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I Wonder .... What Did My Husband And I Do Together Before We Had Kids?

(Spoiler alert: It doesn’t matter.)

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Haleigh Mun
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A year ago, when our nest officially became empty, my husband of over 26 years and I looked at each other and said, “OK, so now what?” But really, for 24 years we’d been parents and had kind of forgotten what it was like to exist as just the two of us.

Happily, our relationship has remained strong, but it was hard to remember who we were as a couple before being besieged with diapers, dance classes and Disney.

“What did we used to do for fun?” I asked my husband a few days after we’d returned from dropping off our youngest at college and were sitting on the couch in stunned silence.

After more than two decades of almost all of our free waking (and sleeping) moments being focused on our girls, it was a real — and weirdly challenging — question. “Besides each other?” he winked. “I actually don’t remember.”

My husband and I met in college, got married a couple of years after we graduated, and had our first daughter two years later. We were babies ourselves right before we had babies of our own. Our nights were still consumed with homework as we worked on graduate degrees. We splurged on dinners at Red Robin and bottles of white Zinfandel, and planned vacations around those towns that had motels for which we had been given coupons or campsites where we could pitch a tent.

We watched “must-see TV” on Thursdays and trolled the sample tables at Costco for free food on weekends. We were playing house with real money and jumping headfirst into new careers, all the while still in the breathless afterglow of newly married life. And then we had kids and the years passed by in a blur. Parenting became an all-consuming time and energy suck, and even though we adored the family we created and loved the life we’d worked hard for, it often didn’t leave us much time and energy to offer each other. Sure, we’d go out for date nights and take the occasional anniversary trip, but more often than not, our conversation — and a lot of our attention — was still focused on our kids.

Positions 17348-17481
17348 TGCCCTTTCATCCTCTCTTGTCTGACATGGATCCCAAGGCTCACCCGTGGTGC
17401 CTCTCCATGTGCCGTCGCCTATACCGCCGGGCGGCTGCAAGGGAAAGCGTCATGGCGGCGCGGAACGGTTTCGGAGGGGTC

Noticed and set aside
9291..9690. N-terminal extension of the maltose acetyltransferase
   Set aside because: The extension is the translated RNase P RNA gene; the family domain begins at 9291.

Where does that leave us then, when the nest is empty? Are we supposed to recreate the life we had before? I don’t think so.

Considering our kids grew into totally different people while we weren’t looking, it’s important to acknowledge the possibility that we did, too. I mean, I’d rather have a root canal right now than go camping.

So, maybe we can’t remember exactly what we used to do for fun before we became parents. Who cares? We don’t need to. Rather than trying to recapture what we were, we’re focusing our time exploring who we are now, as well as many of the things we didn’t have time to before. We finally bought snowshoes, and now, for the first time in over 20 years, aren’t dreading winter. We binge-watch docuseries and hate-watch The Bachelor. We take advantage of the miles of trails our beautiful state has to offer, on our bikes or by foot. We dream of moving to a brand new house somewhere we’ve always wanted to live, and then redecorate a room when we realize that’s not an option. We give each other space to explore new interests and we support each other’s passions, both of which are equally as important as the things we do together.

Of course, we still talk about our kids — they’re the best things we ever did, after all — but the conversation isn’t as all-consuming as it once was. And it’s not like we’ve given up on who we were before. We’ve relearned backgammon, a game we think we enjoyed in college. But now we play it at a local bookstore on weekend mornings, relishing in the fact that we don’t have anywhere to be. Until noon, of course, when we head to Costco for free food.